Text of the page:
Wind/kitesurfing in Tahiti
The Society Islands of French Polynesia are commonly referred to as "Tahiti" by many, but Tahiti is really just one of over 130 different islands that comprise French Polynesia. The island of Tahiti itself just happens to be located in the windward group of the Society Islands archipelago.
In fact, Tahiti is the largest and most famous, and the other Society Islands include Bora Bora, Moorea, Huahine, Raiatea, Tahaa, Maupiti, Tetiaroa, and a few others. Tahiti is the island with the most consistent year-round kiting conditions. Venus Point is a mainstay for the best kiters on the island, but there are many other islands, spots and conditions worthy of knowing.
Similar to the Hawaiian island chain, the French Polynesian islands get a steady flow of South Pacific tradewinds. Depending on their direction and the season, the tradewinds are called either the Toerau or the Mara'amu. The Mara'amu are commonly thought of as being best for kiting but the Toerau can be good too.
Best time of year? The south-easterly Mara'amu is USUALLY most consistent during the Polynesian winter months (dry season) of June through September. When they blow, average winds are between 15 - 25 knots, so it's recommended you bring a quiver of 2 kites or more.
Most of the island's kite spots are in the lagoons, well protected from the deep open waters of the Pacific. The lagoons are a perfect non-intimidating depth of between 3 and 15 feet.
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INFORMATION + MAP (click to open/close)
The local currency is the Central Pacific Franc (CPF), which is divided into 100 centimes. There are five banks on Tahiti, most with branches in the islands: Banque de Polynesie, Banque de Tahiti, Banque Paribas, Banque Socredo and Westpac. The banks are open from 8am to 3:30pm and ATMs are common on larger islands for 24 hour banking. The airport bank is open to service flights. A foreign exchange office in Papeete is open from 7am to 7pm from Monday to Saturday, and 7am-1pm on Sundays and public holidays.Travellers cheques and most credit cards are accepted on the main islands, but the outer islands operate on cash.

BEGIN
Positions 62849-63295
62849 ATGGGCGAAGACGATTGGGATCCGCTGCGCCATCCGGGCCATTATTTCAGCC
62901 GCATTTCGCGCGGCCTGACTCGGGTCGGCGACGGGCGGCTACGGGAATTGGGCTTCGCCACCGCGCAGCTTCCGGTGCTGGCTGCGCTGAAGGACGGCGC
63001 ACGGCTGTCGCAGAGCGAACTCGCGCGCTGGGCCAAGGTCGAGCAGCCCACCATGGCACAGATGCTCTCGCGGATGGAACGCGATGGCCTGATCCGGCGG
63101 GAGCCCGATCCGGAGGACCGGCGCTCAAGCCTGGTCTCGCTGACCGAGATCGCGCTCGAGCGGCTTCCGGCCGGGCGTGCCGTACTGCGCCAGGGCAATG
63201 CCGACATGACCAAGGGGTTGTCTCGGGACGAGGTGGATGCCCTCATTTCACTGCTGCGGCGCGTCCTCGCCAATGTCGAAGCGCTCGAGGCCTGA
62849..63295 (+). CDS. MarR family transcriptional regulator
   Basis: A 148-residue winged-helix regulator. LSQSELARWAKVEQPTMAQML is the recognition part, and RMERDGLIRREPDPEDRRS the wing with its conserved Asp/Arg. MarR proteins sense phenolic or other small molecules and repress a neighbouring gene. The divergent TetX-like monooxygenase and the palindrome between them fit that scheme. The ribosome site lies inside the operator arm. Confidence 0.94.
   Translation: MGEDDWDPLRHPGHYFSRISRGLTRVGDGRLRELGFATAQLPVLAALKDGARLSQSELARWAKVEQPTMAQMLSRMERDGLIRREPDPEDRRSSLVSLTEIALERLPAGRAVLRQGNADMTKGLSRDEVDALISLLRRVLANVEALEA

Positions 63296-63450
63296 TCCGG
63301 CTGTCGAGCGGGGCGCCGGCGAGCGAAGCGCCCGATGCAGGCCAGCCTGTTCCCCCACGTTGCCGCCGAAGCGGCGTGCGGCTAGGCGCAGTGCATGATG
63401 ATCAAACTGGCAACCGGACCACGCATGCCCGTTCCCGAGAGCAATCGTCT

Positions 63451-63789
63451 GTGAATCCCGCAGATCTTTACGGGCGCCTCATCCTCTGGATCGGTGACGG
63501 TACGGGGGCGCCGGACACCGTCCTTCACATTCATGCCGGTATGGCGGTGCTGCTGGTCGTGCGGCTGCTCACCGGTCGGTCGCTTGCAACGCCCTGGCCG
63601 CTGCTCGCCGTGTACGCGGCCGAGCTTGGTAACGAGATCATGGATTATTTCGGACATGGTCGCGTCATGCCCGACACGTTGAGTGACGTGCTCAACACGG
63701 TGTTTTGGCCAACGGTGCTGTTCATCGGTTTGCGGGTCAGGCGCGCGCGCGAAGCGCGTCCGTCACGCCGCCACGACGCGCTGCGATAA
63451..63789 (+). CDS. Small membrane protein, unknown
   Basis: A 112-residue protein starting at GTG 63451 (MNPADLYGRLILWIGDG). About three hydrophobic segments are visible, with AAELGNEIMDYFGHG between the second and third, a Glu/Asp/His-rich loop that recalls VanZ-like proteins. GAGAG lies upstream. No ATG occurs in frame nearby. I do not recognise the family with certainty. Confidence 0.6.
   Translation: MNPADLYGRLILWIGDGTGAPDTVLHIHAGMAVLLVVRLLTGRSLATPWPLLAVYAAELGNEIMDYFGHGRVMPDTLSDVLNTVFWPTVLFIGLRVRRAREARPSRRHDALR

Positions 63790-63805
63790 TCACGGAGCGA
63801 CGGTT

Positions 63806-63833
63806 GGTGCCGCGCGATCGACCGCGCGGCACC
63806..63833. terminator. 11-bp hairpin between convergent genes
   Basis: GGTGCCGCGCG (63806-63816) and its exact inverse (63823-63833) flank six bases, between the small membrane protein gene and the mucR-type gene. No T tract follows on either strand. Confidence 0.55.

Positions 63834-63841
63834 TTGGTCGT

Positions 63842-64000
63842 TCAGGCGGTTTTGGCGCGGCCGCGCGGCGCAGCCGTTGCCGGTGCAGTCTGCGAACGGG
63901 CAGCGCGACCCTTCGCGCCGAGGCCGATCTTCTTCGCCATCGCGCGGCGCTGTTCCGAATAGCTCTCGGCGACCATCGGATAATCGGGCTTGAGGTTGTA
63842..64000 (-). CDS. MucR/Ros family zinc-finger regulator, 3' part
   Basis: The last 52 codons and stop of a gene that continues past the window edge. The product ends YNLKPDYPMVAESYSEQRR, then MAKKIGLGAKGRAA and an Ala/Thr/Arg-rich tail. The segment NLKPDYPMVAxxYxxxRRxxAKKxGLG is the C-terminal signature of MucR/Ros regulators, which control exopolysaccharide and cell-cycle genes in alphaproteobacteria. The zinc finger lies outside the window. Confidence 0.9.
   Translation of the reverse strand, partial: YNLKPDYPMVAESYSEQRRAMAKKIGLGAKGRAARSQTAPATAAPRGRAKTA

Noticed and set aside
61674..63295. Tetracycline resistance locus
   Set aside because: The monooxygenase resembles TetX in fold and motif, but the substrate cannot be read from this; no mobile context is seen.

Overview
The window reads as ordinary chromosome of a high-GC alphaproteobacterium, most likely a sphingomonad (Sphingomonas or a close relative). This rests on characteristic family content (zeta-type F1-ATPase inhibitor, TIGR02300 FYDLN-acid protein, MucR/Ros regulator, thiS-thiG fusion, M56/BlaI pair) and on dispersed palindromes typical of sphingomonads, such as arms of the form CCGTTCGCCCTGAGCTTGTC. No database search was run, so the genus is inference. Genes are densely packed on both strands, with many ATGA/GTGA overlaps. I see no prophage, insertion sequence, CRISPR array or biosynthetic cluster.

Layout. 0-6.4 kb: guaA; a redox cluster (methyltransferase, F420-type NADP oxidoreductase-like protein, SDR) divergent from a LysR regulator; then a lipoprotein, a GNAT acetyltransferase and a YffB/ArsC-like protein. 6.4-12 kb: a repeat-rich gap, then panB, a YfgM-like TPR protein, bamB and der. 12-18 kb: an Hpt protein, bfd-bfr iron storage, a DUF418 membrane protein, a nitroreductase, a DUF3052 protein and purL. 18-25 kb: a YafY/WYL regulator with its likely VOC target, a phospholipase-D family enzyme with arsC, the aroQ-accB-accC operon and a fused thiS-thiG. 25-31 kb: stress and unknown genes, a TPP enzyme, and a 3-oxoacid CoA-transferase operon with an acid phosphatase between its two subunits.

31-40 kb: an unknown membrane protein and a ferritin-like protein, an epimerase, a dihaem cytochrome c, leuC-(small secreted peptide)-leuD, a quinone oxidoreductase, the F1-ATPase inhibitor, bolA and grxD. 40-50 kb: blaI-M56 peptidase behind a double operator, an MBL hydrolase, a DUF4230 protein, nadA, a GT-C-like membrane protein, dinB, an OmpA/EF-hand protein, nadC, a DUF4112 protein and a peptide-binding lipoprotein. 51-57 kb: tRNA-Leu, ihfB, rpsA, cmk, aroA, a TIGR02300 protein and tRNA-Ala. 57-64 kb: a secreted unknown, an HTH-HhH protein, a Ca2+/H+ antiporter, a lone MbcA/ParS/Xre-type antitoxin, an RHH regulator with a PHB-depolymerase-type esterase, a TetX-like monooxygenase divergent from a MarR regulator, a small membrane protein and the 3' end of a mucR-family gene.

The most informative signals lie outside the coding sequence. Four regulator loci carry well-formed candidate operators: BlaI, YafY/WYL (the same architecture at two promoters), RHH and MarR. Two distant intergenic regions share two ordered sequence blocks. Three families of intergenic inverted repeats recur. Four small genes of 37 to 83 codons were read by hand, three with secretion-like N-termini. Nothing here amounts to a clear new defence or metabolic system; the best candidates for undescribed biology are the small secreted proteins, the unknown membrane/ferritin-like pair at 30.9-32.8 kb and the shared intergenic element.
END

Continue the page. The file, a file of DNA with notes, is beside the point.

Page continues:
No visa is required for stays (travelling on NZ passports) of three months or less for most countries.
The islands have a tropical climate, tempered by trade winds and there is not a great variation in temperatures through out the year. It rarely gets hotter than 27°C and evenings are pleasantly cool. November to March are the warmer, more humid months, while April to October are cooler and drier months. The islands are well outside the usual Pacific cyclone zone.
French and Tahitian are the official languages and English is widely spoken and understood.
Almost half the population is Protestant, with 37% being Catholic and the remaining 16% being different Christian religions and other religions such as Buddhists. Religion plays an important part of daily life, and in rural areas, Sunday is reserved as a day of worship.
There are no poisonous animals or insects, though stonefish are an occasional hazard, which visitors should protect against by wearing reef shoes when in the water. Visitors should take normal precautions against sunburn and insect bites.
Health services are excellent on the main islands, with two major hospitals in Papeete. Private medical practitioners are found in most places and some medical clinics are open 24 hours. There are also dentists and pharmacies readily available.
Tap water in the hotels and restaurants is safe to drink. Elsewhere, it is advisable to drink boiled or bottled water unless the water is known to be treated.